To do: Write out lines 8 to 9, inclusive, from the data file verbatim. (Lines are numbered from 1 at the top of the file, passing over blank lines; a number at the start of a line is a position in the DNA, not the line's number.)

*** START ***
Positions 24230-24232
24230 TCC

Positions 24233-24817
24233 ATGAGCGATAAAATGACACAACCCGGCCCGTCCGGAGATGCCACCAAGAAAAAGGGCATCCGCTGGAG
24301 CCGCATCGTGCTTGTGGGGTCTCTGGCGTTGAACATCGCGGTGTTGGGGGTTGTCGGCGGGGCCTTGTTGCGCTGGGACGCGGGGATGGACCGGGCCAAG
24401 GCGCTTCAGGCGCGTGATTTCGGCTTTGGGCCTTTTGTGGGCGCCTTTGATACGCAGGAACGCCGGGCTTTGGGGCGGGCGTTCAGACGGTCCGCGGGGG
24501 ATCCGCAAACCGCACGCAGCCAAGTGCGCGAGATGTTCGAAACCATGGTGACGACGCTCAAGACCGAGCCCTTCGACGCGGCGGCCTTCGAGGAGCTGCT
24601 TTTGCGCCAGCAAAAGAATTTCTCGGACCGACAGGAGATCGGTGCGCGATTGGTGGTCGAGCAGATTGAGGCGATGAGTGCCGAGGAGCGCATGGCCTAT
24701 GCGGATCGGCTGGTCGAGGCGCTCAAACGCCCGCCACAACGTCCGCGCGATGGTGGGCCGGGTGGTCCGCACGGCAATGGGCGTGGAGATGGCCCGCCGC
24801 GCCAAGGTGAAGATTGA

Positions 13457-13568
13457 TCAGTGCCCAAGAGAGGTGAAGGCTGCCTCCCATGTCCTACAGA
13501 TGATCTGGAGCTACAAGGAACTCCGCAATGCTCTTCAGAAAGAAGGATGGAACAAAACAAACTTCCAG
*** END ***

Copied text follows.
24601 TTTGCGCCAGCAAAAGAATTTCTCGGACCGACAGGAGATCGGTGCGCGATTGGTGGTCGAGCAGATTGAGGCGATGAGTGCCGAGGAGCGCATGGCCTAT
24701 GCGGATCGGCTGGTCGAGGCGCTCAAACGCCCGCCACAACGTCCGCGCGATGGTGGGCCGGGTGGTCCGCACGGCAATGGGCGTGGAGATGGCCCGCCGC